Greece = Opportunity. Stock Market Scenarios for Q3

With Monday’s blog and Street$marts being on the long side, I decided to wait a day to offer commentary on how the markets’ reaction to the impending default by Greece, bank closure, referendum, etc. would impact the new month and quarter. To reiterate an important market tenet of mine which has been around for decades, it’s not what the news is, but how the markets react. We are constantly reminded of that with economic news. Is good news bad news for stocks? Is bad news good news? Is good news good news? Is bad news bad news?

I have already written for years that my personal belief is that Greece should leave the Euro. If Greece was the size of Spain or France, the conversation would be very different as those countries are too big to fail and almost too big to save. Greece’s economic output and contribution to the Euro is barely noticeable. Their political system, while democratic, leans heavily socialistic and even more so than most of their European counterparts. Greece has a culture of tax avoidance, fiscal irresponsibility and gross overdependence on the welfare state. It’s not working now; it hasn’t worked in the past; and won’t work in the future. Talk about doing the same thing over and over and over, but expecting different results! That really is insanity!!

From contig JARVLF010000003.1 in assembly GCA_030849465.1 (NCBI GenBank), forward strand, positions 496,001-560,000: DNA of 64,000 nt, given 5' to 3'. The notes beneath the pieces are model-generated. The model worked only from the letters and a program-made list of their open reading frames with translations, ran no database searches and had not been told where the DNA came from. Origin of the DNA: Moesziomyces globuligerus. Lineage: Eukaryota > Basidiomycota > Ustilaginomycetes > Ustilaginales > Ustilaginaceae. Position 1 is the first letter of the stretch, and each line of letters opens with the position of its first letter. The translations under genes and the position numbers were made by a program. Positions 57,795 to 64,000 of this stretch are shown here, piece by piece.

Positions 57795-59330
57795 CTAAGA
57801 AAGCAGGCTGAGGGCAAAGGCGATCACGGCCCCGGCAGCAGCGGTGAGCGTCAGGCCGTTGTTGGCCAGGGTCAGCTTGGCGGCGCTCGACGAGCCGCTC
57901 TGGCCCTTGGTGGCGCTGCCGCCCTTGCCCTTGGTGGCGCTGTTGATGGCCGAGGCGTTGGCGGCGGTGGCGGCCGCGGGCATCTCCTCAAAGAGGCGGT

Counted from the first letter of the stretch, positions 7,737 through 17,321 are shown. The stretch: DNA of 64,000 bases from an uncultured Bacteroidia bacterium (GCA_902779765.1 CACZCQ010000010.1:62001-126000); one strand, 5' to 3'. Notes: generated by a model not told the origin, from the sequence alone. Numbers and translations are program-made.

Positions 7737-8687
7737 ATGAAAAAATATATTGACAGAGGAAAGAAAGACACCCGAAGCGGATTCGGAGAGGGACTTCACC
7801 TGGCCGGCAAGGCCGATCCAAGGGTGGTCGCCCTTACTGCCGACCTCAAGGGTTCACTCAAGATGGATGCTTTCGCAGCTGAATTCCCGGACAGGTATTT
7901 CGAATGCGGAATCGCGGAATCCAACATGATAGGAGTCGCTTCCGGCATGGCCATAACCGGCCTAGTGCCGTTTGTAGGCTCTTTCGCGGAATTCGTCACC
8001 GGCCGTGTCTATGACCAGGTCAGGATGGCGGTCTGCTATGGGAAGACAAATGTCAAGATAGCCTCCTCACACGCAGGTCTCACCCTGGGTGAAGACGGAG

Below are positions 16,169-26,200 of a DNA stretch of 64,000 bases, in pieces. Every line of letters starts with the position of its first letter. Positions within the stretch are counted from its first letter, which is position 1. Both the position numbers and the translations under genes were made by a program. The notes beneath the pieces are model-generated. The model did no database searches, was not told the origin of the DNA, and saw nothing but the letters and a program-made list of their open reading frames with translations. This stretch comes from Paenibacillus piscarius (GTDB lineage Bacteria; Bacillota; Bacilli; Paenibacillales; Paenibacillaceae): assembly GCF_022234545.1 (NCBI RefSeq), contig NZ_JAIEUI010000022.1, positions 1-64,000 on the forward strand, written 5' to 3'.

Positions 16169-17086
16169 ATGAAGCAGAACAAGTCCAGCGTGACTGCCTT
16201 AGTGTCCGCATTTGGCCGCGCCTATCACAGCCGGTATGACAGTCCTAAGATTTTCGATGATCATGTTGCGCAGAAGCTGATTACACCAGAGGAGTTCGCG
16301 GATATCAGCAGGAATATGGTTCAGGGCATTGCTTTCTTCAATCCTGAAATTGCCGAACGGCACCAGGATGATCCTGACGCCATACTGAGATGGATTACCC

Turning to the stock markets, Monday’s negative reaction was for the part, as expected. The longer the “crisis” lasts, the more likely we are to see stocks begin to rally on bad news. That’s something to look for down the road and not here. For now, we have to expect volatility to remain elevated with much of the news occurring in the overnight hours. As such, we should wake up to large moves in the pre-market several times a week.